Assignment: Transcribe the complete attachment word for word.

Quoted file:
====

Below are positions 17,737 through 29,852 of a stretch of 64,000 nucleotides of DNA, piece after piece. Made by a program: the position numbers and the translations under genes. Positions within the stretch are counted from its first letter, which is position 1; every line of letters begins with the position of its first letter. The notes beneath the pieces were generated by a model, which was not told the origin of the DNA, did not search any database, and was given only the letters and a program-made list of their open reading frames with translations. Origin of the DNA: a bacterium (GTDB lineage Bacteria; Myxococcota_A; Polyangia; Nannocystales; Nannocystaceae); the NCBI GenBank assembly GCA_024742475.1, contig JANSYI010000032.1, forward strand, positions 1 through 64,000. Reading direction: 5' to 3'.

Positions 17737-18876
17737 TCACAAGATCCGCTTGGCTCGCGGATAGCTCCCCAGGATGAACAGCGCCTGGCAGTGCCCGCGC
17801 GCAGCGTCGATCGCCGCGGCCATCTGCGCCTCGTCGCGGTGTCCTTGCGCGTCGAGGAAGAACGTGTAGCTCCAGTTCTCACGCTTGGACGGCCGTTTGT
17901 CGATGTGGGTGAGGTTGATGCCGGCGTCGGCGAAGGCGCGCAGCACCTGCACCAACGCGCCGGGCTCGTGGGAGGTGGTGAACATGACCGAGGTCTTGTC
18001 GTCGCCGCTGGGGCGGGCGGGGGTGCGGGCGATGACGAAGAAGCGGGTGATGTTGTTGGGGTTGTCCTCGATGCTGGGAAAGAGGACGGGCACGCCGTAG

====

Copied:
Below are positions 17,737 through 29,852 of a stretch of 64,000 nucleotides of DNA, piece after piece. Made by a program: the position numbers and the translations under genes. Positions within the stretch are counted from its first letter, which is position 1; every line of letters begins with the position of its first letter. The notes beneath the pieces were generated by a model, which was not told the origin of the DNA, did not search any database, and was given only the letters and a program-made list of their open reading frames with translations. Origin of the DNA: a bacterium (GTDB lineage Bacteria; Myxococcota_A; Polyangia; Nannocystales; Nannocystaceae); the NCBI GenBank assembly GCA_024742475.1, contig JANSYI010000032.1, forward strand, positions 1 through 64,000. Reading direction: 5' to 3'.

Positions 17737-18876
17737 TCACAAGATCCGCTTGGCTCGCGGATAGCTCCCCAGGATGAACAGCGCCTGGCAGTGCCCGCGC
17801 GCAGCGTCGATCGCCGCGGCCATCTGCGCCTCGTCGCGGTGTCCTTGCGCGTCGAGGAAGAACGTGTAGCTCCAGTTCTCACGCTTGGACGGCCGTTTGT
17901 CGATGTGGGTGAGGTTGATGCCGGCGTCGGCGAAGGCGCGCAGCACCTGCACCAACGCGCCGGGCTCGTGGGAGGTGGTGAACATGACCGAGGTCTTGTC
18001 GTCGCCGCTGGGGCGGGCGGGGGTGCGGGCGATGACGAAGAAGCGGGTGATGTTGTTGGGGTTGTCCTCGATGCTGGGAAAGAGGACGGGCACGCCGTAG